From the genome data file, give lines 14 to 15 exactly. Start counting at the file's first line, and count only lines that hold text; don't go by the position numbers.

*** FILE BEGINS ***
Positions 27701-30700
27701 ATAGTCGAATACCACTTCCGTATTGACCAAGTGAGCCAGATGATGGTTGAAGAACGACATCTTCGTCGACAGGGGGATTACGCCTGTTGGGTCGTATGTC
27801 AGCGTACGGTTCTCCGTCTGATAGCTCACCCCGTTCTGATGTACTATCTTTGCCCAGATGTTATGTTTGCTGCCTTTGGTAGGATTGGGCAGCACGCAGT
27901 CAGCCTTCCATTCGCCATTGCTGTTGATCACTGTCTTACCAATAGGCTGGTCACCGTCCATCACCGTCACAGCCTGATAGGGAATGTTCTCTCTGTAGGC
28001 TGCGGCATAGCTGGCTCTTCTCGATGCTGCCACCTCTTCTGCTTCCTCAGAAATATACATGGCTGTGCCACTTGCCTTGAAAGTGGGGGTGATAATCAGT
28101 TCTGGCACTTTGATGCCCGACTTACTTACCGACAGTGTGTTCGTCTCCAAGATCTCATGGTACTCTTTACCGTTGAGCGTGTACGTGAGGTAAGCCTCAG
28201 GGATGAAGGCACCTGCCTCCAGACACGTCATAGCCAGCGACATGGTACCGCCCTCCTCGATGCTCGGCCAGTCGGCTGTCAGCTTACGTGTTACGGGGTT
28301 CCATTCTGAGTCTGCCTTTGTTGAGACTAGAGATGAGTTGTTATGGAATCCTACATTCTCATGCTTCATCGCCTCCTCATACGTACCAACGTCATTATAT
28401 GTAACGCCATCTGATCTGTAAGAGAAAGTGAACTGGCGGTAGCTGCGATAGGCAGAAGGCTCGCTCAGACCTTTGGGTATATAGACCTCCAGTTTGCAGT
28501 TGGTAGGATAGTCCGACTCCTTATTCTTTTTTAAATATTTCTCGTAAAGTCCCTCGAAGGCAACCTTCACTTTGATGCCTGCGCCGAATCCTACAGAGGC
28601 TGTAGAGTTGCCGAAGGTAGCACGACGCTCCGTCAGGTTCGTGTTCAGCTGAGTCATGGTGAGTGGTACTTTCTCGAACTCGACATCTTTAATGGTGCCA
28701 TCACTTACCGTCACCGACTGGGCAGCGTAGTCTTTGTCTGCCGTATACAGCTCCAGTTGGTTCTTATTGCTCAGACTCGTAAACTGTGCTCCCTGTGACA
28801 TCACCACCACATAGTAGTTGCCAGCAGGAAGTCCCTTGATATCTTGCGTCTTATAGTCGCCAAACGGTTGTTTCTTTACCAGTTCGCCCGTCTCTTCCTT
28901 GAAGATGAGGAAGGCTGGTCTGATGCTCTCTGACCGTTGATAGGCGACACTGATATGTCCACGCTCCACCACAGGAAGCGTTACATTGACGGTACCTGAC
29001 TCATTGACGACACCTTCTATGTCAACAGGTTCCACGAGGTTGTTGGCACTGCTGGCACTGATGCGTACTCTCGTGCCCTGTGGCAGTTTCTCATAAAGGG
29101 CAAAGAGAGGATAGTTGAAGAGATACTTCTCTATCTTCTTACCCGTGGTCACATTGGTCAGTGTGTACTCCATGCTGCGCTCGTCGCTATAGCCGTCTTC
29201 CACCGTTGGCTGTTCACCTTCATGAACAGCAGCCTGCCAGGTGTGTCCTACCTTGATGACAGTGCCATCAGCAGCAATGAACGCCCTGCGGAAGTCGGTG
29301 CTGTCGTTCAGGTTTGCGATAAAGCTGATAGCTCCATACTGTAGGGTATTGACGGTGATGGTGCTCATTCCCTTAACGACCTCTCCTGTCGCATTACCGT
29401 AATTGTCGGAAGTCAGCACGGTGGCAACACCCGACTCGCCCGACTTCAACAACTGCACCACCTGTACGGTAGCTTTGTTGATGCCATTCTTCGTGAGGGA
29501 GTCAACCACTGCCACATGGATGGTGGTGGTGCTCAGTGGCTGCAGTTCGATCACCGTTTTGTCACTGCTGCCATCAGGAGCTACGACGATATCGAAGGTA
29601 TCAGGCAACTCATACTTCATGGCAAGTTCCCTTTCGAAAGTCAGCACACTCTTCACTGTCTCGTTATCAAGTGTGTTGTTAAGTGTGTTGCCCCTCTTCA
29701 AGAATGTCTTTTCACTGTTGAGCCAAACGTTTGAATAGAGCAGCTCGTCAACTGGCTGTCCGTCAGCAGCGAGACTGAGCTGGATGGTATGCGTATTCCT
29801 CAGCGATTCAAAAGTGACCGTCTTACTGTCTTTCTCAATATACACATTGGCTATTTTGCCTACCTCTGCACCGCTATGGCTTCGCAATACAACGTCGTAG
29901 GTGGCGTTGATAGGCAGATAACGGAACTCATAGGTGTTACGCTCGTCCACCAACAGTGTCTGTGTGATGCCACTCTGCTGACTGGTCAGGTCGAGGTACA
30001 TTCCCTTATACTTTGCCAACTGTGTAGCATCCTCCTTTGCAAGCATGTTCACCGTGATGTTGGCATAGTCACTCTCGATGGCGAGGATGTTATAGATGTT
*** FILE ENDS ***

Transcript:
28901 GAAGATGAGGAAGGCTGGTCTGATGCTCTCTGACCGTTGATAGGCGACACTGATATGTCCACGCTCCACCACAGGAAGCGTTACATTGACGGTACCTGAC
29001 TCATTGACGACACCTTCTATGTCAACAGGTTCCACGAGGTTGTTGGCACTGCTGGCACTGATGCGTACTCTCGTGCCCTGTGGCAGTTTCTCATAAAGGG